Fixation with western business standards
The business community in the Philippines should take a close look at western standards for corporate governance and fair competition to see if they are suited to local conditions.This was the gist of the speech of BDO Unibank president and chief executive officer Nestor Tan on the occasion of his acceptance of the award as 2019 Management Man of the Year of the Management Association of the Philippines.
He said “… universal prescriptions on governance may not apply to all markets. Worse, we may even get addicted to scorecards and awards [that are] mostly based on checklist against generic prescriptions.”
Tan has expressed, without perhaps meaning to, the silent frustration of many business executives over the fixation by some regulatory offices with guidelines or standards on business governance observed in developed countries, in particular, the United States.In what appears to be a vestige of “colonial mentality,” these offices look to the United States as the epitome of responsible and effective corporate management whose rules and standards should also be adopted in the Philippines.
Its underlying assumption is, if they worked well in the United States, they should work well also in the Philippines.
Citing the mantras “best global practices” or “internationally accepted standards,” some regulators require the submission of reports and performance of activities that mimic the actions of their US counterpart.Sometimes, they go overboard and become more popish than the Pope in the application of those rules and standards without taking into consideration the peculiarities of the local business community.
This results in companies incurring additional expenses in the preparation and submission of reports that are hardly read, or performance of acts that have minimal regulatory value, if at all. The affected companies have no choice but comply because, as the saying goes, “you cannot fight City Hall.” The regulators have life and death control over them. Seeking judicial relief would be an exercise in futility because of our snail paced judicial system.
The use of the mantras mentioned is questionable. Who decides that certain business rules and standards are the best in the world and should be followed by the businesses concerned? Any organization with an impressive sounding name and prestigious address can make that claim without having to show proof the practice has gained global recognition.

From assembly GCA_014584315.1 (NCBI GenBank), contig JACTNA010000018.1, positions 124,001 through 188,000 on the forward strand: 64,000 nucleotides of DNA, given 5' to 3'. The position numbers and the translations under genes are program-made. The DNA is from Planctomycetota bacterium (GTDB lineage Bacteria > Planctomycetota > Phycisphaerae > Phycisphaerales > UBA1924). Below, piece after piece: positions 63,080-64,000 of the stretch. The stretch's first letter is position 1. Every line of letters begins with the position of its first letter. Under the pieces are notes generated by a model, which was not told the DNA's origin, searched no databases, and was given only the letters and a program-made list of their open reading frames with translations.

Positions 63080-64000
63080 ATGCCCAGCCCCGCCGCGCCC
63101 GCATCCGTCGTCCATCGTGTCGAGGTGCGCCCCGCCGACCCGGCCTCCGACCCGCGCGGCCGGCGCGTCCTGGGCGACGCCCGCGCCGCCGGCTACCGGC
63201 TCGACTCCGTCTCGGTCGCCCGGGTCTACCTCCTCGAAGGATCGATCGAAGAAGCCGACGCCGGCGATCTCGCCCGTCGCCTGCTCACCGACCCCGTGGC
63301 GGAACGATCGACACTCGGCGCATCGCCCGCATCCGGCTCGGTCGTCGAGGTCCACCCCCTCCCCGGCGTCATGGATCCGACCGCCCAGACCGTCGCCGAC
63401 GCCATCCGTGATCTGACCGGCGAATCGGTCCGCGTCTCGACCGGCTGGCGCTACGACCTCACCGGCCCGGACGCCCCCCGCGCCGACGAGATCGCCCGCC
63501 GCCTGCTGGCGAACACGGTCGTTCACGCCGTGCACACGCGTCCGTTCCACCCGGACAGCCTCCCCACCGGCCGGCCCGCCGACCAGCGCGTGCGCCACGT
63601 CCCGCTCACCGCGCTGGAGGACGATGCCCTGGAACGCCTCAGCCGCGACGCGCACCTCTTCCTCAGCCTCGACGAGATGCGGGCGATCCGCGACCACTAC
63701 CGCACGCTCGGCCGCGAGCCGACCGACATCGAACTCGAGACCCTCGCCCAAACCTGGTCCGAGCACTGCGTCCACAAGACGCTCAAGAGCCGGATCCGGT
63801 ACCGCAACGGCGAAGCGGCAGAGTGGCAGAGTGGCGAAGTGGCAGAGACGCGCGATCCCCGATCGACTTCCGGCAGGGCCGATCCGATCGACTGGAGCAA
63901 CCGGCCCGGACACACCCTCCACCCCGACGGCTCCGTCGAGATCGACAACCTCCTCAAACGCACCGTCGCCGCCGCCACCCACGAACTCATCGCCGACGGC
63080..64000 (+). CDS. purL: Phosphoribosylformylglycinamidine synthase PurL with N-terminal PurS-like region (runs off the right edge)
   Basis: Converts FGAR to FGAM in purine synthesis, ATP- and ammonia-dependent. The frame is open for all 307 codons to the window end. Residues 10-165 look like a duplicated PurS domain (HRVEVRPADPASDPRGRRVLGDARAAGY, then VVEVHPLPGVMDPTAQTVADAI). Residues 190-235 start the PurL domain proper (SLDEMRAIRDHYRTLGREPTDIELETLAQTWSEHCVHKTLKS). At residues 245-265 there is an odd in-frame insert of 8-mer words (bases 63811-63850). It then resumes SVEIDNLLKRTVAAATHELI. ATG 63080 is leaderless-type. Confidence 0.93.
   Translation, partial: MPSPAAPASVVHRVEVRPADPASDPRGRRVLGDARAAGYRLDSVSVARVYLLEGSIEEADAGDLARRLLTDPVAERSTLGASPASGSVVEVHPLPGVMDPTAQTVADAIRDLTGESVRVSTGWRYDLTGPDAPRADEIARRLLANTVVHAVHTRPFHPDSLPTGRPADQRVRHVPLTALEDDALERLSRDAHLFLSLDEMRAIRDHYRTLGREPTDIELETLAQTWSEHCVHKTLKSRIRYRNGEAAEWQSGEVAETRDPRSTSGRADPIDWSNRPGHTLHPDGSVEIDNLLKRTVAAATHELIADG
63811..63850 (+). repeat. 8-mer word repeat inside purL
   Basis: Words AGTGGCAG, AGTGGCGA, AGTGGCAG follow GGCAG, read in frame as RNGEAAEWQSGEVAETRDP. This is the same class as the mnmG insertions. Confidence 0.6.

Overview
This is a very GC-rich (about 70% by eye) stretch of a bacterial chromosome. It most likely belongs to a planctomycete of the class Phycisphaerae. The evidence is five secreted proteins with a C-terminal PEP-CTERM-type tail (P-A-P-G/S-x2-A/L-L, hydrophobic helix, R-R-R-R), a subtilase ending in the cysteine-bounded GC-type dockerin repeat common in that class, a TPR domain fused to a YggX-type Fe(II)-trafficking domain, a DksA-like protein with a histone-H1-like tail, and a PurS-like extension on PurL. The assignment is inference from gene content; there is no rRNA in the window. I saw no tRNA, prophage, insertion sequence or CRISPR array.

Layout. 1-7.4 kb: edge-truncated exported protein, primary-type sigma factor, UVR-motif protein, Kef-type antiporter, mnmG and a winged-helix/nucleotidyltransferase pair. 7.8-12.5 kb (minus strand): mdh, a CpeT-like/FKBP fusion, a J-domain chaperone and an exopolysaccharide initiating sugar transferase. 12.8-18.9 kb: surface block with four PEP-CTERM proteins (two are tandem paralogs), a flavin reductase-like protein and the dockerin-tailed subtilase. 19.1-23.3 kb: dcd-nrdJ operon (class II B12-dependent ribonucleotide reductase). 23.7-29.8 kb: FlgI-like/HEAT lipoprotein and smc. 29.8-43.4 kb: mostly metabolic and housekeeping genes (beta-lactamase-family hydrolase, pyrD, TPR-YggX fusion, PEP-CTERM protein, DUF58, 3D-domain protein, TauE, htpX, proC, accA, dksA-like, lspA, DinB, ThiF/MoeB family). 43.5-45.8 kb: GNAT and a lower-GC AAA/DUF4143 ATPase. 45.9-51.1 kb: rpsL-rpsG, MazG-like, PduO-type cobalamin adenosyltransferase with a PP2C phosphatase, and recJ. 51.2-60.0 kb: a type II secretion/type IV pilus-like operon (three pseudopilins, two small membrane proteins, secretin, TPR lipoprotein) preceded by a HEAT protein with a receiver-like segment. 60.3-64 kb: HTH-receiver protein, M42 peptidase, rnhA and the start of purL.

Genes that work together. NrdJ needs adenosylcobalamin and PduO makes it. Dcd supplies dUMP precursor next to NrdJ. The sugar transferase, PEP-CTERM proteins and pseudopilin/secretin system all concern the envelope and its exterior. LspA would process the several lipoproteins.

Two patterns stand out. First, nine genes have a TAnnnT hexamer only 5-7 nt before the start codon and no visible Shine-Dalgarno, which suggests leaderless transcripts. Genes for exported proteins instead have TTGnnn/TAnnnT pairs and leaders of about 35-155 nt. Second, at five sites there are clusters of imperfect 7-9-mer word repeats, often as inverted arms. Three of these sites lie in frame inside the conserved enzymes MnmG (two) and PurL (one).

Internationally accepted? What is the criteria for saying a policy or procedure has earned worldwide acceptance? Just because it originated from or is practiced in the United States (or any developed country) does not entitle it to be described as such.The success of western standards on corporate governance in the United States or developed countries may be attributed to, among others, their advanced economic status, the political maturity of their citizens, the sense of responsibility of their leaders and the independence of their judicial system.
Given these conditions, those standards are, by and large, assured of scrupulous implementation and, in the process, accomplish the purposes for which they have been adopted.Unfortunately, the critical elements needed for the effective application of western standards on corporate governance are not present in the Philippines. Setting aside political correctness, we are a Third World country whose political and economic development leaves much to be desired.
It is wistful thinking that applying western rules and standards without making allowances for conditions peculiar to undeveloped economies would allow the Philippines to leapfrog to developed (or First World) status.
Indeed, it’s time to rethink or re-evaluate the applicability to the Philippines of rules and standards from elsewhere that are not attuned to our political, social and economic environment.
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